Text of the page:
Blog Archives

Childbirth and Childcare in Qingdao

Last month I had the pleasure and opportunity to sit on a panel for the Qingdao International Business Association (QIBA). The topic of the panel was “Childbirth and Childcare in Qingdao: What are the options for expats?” Check out the “A-listers” I got to sit on the same stage with: Dr. HuYoung, Chair of Pediatrics for Qingdao United Family Hospital Dr. Sally Han, Director of the International Medical Affairs Department at Qingdao Municipal Hospital Dr. Hannah La, an Ob/Gyn at the Qingdao United Family Hospital. Ruth Greene, Doula services, cultural support, and Chinese-English translation for expats in the Qingdao area The panel discussion proved to be very excellent and I hope helpful to everyone in attendance. For more about the topics discussed, click here. For a few more pictures, click here. Video of the event to come soon.

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Battery Sizes in China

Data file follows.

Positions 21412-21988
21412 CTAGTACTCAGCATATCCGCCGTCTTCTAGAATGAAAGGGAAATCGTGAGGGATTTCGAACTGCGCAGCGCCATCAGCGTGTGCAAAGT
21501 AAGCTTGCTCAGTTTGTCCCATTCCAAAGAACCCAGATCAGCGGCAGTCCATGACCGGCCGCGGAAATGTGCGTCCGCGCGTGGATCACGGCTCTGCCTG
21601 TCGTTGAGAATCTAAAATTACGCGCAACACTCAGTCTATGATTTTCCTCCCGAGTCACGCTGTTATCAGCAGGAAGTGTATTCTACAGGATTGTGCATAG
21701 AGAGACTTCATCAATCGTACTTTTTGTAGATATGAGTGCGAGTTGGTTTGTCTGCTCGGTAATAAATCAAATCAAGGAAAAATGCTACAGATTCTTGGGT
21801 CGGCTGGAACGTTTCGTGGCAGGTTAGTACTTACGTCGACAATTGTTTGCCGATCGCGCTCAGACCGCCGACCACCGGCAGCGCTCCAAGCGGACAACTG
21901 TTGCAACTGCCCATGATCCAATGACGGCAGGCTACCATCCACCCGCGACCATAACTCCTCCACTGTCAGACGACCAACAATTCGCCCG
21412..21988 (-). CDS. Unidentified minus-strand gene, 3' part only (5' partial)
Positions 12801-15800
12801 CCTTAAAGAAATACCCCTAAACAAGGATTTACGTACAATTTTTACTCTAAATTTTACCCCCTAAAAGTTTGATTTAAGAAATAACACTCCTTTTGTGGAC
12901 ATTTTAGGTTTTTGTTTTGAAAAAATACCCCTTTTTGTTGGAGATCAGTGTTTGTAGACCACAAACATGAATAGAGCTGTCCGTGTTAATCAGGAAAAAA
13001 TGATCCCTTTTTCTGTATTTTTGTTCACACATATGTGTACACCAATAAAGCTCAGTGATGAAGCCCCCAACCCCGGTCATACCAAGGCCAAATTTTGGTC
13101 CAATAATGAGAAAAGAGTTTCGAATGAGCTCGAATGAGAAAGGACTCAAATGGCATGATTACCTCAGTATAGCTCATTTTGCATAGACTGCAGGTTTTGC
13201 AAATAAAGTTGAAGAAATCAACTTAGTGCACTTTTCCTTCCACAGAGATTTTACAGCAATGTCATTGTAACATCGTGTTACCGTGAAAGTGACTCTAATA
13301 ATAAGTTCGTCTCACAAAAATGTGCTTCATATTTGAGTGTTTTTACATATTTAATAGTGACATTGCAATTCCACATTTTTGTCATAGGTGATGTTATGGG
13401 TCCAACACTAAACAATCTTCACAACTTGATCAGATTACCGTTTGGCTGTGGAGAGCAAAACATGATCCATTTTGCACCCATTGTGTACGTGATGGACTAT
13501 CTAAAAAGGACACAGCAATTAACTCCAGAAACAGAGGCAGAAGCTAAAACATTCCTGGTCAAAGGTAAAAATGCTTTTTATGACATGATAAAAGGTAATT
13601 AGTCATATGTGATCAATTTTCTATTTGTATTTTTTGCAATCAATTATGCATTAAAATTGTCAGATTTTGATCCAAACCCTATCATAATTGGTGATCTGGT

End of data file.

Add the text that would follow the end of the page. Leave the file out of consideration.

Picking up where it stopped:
…and how to ask for Vodka, too The other day I went to the hardware store to get some batteries. I knew some of the battery names, but one that I didn’t know was how to say “9-volt battery”. So, I went in hoping that I would be able to communicate with the shop owners what kind of battery I was looking for. After a few attempts back and forth he finally brought out the one I was looking for and said, “jiǔ fútè” (九伏特), teaching me how to say the word “nine volt”. Immediately, I heard the similarity of the Chinese word for volt to the English equivalent, and I said, “vole-tuh”, trying to emphasize the sound to make it sound like the Chinese word. The shop owner said, “bu bu bu, fútè“. I laughed and tried to explain that the word must’ve come as an English transliteration. But

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Big News!